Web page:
UniQure/CSL hit by FDA clinical hold for hem B gene therapy program after liver cancer find

Just two weeks after showing off positive results at the American Society of Hematology (ASH) meeting, uniQure and partner CSL have been hit with an FDA clinical hold for their bleeding disease treatment etranacogene dezaparvovec.

The gene therapy has been in trials for hemophilia B in the hope it could provide a one-and-done approach to effectively curing the condition.

Results posted at the ASH conference in early December mostly backed this approach up, showing the therapy curbed bleeding episodes and nearly eliminated the need for infusions of clotting factor IX in a phase 3 study testing it in severe or moderately severe hemophilia B.

But now, uniQure says one patient dosed more than year ago has been found to have a form of liver cancer. It is not clear whether this is drug-related, however; uniQure points out that the patient “has multiple risk factors” for liver cancer, including a twenty-five-year history of hepatitis C, hepatitis B virus, evidence of nonalcoholic fatty liver disease and advanced age.

RELATED: ASH: UniQure/CSL hem B gene therapy curbs bleeding in phase 3—even in patients with anti-AAV antibodies

All of which could mean the lesion found during a routine scan could be as a result of these factors, and not the therapy. But the FDA has still slapped a hold while this is investigated, dragging uniQure's shares down nearly 20% premarket on the news Monday morning.

Its entire hemophilia B gene therapy program, including the pivotal phase 3 HOPE-B study, has been hit by the hold, but the company does not expect this to hit its timelines for getting the drug to market.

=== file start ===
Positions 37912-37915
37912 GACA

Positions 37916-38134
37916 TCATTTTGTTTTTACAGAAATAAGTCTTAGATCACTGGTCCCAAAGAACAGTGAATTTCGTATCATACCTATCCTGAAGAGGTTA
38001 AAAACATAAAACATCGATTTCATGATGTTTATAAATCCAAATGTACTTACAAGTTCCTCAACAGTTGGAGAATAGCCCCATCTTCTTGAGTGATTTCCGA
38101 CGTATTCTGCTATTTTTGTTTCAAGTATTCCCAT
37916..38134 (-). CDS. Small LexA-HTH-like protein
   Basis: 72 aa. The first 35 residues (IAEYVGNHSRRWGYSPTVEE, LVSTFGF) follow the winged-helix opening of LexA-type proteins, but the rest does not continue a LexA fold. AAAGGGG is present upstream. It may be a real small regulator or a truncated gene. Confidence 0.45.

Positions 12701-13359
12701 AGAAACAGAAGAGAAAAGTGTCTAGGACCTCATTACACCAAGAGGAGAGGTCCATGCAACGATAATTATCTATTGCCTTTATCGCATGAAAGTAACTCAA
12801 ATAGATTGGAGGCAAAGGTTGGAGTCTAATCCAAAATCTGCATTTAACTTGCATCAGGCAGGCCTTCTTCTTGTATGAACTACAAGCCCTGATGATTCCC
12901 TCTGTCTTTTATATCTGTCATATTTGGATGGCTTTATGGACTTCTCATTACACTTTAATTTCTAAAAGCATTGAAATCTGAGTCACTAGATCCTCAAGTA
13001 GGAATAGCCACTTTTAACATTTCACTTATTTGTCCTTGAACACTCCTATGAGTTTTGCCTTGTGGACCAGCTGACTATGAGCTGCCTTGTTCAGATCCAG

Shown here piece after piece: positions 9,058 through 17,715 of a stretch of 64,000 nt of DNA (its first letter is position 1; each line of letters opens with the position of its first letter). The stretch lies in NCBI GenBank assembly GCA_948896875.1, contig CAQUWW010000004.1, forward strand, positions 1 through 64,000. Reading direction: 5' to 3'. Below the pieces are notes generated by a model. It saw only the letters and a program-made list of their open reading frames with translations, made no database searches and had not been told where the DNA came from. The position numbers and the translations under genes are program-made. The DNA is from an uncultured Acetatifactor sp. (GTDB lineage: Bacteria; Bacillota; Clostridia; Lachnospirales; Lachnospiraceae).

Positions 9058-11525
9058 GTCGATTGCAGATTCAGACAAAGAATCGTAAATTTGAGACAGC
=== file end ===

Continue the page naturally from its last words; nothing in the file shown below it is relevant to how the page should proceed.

The biotech said, however, that patient dosing “is complete in each of uniQure’s three hemophilia B gene therapy studies, and there is no plan to enroll or treat additional patients.”

“Patient safety will always be our top priority, and we are working closely with the FDA and our advisors to conduct a thorough investigation into the cause of this event which we expect to be completed in early 2021,” said Ricardo Dolmetsch, Ph.D., president of R&D at uniQure.

“We will investigate whether there is a relationship to treatment. At this time, we do not have adequate data to determine a possible causal relationship, especially in the context of the other known risk factors.”

“All patients in our hemophilia B gene therapy program, including the 54 patients in HOPE-B, will continue to be monitored by their care teams while we gather additional information as rapidly as possible,” added Matt Kapusta, CEO of uniQure.

“We do not anticipate any impact to our regulatory submission timeline for the hemophilia B program as a result of this clinical hold.”